Psalm 90:7-9 For we are consumed by your anger, and by your wrath are we troubled…

Verse 5. - It has seen nothing of the world, known nothing of life, its joys and its sufferings, and is speedily forgotten. To" see the sun" is a metaphor for to "live," as Ecclesiastes 7:11; Ecclesiastes 11:7; Job 3:16, and implies activity and work, the contrary of rest. This hath more rest than the other; literally, there is rest to this more than to that. The rest that belongs to the abortion is better than that which belongs to the rich man. Others take the clause to say simply, "It is better with this than the other." So the Revised Version margin and Delitzsch, the idea of "rest" being thus generalized, and taken to sights a preferable choice. Septuagint, Καὶ οὐκ ἔγνω ἀναπαύσεις τούτῳ ὑπὲρ τοῦτον, "And hath not known rest for this more than that " - which reproduces the difficulty of the Hebrew; Vulgate, Neque cognovit distantiam boni et malt, which is a paraphrase unsupported by the present accentuation of the text. Rest, in the conception of an Oriental, is the most desirable or' all things; compared with the busy, careworn life of the rich man, whose very moments of leisure and sleep are troubled and disturbed, the dreamless nothingness of the still-born child is happiness. This may be a rhetorical exaggeration, but we have its parallel in Job's lamentable cry in Ecclesiastes 3. when he "cursed his day." Moreover, he hath not seen the sun,.... This must be spoken of the abortive, and seems to confirm the sense of the former text, as belonging to it; and whereas it has never seen the light of the sun, nor enjoyed the pleasure and comfort of it, it is no ways distressing to it to be without it. The Targum is,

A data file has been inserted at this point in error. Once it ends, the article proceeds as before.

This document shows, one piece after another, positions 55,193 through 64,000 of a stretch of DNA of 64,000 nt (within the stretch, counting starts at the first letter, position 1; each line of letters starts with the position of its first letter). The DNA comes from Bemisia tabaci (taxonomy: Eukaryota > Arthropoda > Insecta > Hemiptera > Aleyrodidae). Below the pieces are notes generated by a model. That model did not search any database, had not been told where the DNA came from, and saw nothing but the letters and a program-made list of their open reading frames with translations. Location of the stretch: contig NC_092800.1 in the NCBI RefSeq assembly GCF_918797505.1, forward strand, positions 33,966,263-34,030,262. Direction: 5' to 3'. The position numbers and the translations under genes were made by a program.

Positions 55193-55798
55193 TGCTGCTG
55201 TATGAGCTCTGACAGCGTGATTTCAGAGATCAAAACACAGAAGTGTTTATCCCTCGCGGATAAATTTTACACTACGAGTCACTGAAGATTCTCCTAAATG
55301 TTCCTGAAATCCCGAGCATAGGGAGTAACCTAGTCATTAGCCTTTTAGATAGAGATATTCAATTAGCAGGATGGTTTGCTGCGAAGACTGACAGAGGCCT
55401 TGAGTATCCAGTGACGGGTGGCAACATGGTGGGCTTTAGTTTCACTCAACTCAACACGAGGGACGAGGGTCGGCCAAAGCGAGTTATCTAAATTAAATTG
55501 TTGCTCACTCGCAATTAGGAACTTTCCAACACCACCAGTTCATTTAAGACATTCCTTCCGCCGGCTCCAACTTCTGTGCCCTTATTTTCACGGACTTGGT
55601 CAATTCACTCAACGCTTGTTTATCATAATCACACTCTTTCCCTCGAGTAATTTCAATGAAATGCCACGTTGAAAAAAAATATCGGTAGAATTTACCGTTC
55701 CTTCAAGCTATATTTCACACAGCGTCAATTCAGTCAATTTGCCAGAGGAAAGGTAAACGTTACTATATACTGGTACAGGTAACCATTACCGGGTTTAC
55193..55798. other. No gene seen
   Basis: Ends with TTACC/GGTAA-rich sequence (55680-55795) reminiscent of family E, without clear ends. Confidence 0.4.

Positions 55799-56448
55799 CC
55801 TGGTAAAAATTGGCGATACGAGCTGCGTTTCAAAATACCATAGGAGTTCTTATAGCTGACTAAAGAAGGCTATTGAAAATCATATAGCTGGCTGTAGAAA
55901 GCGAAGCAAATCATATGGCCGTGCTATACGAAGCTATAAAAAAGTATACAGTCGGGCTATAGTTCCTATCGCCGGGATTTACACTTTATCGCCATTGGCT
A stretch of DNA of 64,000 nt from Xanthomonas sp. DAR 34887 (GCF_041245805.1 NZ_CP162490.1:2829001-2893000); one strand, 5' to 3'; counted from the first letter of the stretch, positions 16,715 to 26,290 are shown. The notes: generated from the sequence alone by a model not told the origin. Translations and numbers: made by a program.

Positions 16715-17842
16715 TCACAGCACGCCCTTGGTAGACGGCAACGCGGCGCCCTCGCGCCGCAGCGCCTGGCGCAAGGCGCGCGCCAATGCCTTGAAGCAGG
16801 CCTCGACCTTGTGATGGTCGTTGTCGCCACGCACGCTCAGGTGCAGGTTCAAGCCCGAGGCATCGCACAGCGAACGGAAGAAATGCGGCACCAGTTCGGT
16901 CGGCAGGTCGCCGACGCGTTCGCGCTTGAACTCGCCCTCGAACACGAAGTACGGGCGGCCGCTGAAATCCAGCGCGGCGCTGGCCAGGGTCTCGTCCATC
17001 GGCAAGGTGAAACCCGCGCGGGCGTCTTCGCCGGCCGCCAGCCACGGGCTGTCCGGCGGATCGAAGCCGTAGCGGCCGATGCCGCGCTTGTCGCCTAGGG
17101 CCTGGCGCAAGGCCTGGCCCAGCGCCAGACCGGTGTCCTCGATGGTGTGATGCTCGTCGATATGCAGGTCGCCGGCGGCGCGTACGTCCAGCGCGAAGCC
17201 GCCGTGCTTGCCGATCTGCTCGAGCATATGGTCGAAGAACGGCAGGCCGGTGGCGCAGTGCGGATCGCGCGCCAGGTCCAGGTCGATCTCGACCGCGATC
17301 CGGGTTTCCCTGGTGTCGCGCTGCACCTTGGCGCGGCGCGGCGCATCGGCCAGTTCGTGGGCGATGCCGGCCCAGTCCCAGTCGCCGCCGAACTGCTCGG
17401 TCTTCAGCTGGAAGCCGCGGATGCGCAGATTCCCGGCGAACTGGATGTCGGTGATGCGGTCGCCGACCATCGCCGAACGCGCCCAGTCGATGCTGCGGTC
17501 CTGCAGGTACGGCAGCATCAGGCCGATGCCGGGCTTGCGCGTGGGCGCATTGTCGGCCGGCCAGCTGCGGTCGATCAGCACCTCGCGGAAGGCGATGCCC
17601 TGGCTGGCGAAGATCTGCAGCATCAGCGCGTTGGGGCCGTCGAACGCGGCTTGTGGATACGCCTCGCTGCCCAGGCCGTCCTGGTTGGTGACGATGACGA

"the light of the law he seeth not; and knoweth not between good and evil, to judge between this world and that to come:''

so the Vulgate Latin version, "neither knows the difference of good and evil";

nor known anything; not the sun, nor anything else: or "experienced" (z) and "felt" the heat of the sun, and its comfortable influences; which a man may, who is blind, and has never seen it, but an abortive has not; and indeed has known no man, nor any creature nor thing in this world, and therefore it is no concern to it to be without them; and besides, has never had any knowledge or experience of the troubles of lifts, which every living man is liable to. Wherefore this is certain,

this hath more rest than the other; that is, the abortive than the covetous man; having never been distressed with the troubles of life, and now not affected with the sense of loss.

(z) "ueque expertus est", Junius & Tremellius, Piscator, Rambachius, so Broughton. 5. this—yet "it has more rest than" the toiling, gloomy miser.6:1-6 A man often has all he needs for outward enjoyment; yet the Lord leaves him so to covetousness or evil dispositions, that he makes no good or comfortable use of what he has. By one means or other his possessions come to strangers; this is vanity, and an evil disease. A numerous family was a matter of fond desire and of high honour among the Hebrews; and long life is the desire of mankind in general. Even with these additions a man may not be able to enjoy his riches, family, and life. Such a man, in his passage through life, seems to have been born for no end or use. And he who has entered on life only for one moment, to quit it the next, has a preferable lot to him who has lived long, but only to suffer.